1. Switchbacks on mountain passes - and there are PLENTY of those in Colorado! In winter, they are generously sprinkled with icy patches.
  2. Crazy high-speed traffic in L.A.
What can I say? I just hate that feeling that you're going to fall off the edge of the planet or occupy the same physical space as another vehicle. And it just FRUSTRATES ME to no end that there are no brakes on the passenger side of our cars.

You'd think, since I'm so here-let-me-tell-you-how-to-drive, that I'd be a pretty decent driver myself. Well, while it's true that I haven't had any insurance claims in decades, I have had a few mishaps.

Most of them in my own driveway. How pathetic is that?

I once ran over a metal post while backing up the long driveway at our cottage. It pierced a small hole in the trunk. At the time, I was trying to avoid running over my friend, so I think that was a fair trade-off. [Never mind that I was never closer than 10 feet from her.]

I once backed out of our garage while the car's hatchback was wide open. You'd be surprised how loud a noise a hatch makes when it strikes a garage door. You'd be even more surprised to see that neither was damaged.

I once broke a water spigot off the wall of our house while trying to maneuver - again, backing up - around another car in our driveway. Astonishingly, the car was not damaged at all, but my ego was damaged as my friend watched me do it; she generously attributed my poor skill to "pregnancy brain."

But my favourite most memorable happened shortly after we moved to Colorado. While driving into our garage, I marvelled at how incredibly tidy and well organized the space was: canoe paddles in their rack, storage bins in custom-built shelves, gardening supplies tidied away. It was a little moment of OCD bliss until I heard the crunch and grind of the side of our van scraping along the garage opening.

As I backed out of the garage, I knew that this was going to be an expensive screw-up, and it was. (For his part, Steve would've been happy to drive around indefinitely with a smashed-in door and missing side mirror, but I found it too humiliating.)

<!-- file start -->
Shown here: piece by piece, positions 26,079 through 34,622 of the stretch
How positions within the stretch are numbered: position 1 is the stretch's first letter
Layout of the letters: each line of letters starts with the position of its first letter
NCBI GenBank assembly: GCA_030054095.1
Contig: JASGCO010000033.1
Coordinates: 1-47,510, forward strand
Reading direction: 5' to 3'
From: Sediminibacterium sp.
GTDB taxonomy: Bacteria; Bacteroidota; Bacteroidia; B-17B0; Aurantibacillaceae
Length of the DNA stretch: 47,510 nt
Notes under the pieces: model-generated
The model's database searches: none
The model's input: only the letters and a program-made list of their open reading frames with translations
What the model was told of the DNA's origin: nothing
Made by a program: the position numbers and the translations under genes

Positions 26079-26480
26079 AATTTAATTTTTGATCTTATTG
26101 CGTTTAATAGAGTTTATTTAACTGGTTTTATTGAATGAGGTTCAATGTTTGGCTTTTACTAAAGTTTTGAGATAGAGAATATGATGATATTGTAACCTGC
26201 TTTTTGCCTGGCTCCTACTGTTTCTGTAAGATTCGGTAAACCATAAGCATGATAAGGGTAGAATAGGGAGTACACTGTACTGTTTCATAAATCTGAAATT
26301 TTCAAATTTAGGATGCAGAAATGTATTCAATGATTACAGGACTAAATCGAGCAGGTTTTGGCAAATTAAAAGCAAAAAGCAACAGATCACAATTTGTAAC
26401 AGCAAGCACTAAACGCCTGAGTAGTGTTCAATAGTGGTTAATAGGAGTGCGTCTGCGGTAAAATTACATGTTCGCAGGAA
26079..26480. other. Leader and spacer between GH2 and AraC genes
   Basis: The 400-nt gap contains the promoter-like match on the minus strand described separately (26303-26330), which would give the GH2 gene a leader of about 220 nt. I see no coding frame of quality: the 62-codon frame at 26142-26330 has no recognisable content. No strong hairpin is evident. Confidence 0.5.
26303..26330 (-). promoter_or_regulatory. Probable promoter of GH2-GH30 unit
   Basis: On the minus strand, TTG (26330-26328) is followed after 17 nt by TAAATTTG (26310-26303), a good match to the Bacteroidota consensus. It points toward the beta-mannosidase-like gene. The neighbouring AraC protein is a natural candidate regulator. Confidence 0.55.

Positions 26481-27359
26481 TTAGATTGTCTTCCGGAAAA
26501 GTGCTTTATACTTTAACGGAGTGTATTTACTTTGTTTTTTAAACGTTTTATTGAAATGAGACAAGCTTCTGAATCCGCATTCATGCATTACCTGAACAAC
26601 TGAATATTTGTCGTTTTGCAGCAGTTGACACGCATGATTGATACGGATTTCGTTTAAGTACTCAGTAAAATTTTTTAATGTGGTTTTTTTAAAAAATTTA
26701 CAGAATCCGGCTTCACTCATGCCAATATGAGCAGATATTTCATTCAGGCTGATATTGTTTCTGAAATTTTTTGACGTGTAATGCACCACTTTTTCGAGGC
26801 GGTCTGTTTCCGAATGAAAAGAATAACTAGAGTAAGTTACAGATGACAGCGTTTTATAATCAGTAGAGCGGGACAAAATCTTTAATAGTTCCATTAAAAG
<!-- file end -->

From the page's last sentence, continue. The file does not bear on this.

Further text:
So, while I am very good at getting from point A to point B, it is safe to say that valet parking was invented for people like me.

Monday, July 9, 2012

Salade Niçoise, take three

Following two failed attempts at photographing salade Niçoise, which is one of our favourites around here, I did a very small amount of research into how to photograph food.

Here's what I posted last time.

Yuck. Think I'll stick with a good old PB&J.

Coincidentally, on Sunday evening as Steve and I wilted in the heat, I realized that we had all the fixings in the fridge for salade Niçoise. It's a perfect summertime meal: packed full of nutrients and served cold, so it won't heat up the house (assuming you've boiled the eggs and potatoes, and lightly steamed the beans at a time when the house is not already stifling).

This time, following a couple of blogs I read, I decided to photograph incrementally. I didn't apply all the tips I read (I have no intention of building a light box or becoming a professional food photographer; I just want my cookbook to look more appetizing). 

And here's what I got this time:
That looks much more appetizing to me. Hope it does to you, too.
(There are potatoes under there - they are kind of the main ingredient!)
UPDATE: I just read that genuine salade Niçoise does not include any cooked vegetables!
That is the picture I'll use in the cookbook, but I actually like the following one better. 

But it doesn't include the dressing or the eggs, so it isn't really accurate.
It does, on the other hand, show the potatoes, so maybe it's more accurate after all?
Because I wasn't sure if the salad would photograph well with the dressing on it, I photographed the dressing separately also.

I wish I'd started my herb garden early enough to have fresh herbs for this!
And, for your patience, here is the recipe we use for salade Niçoise. Last time I served this, everyone who tried it asked for the recipe. It is delicious served with crusty slices of baguette or a nutty multi-grain loaf.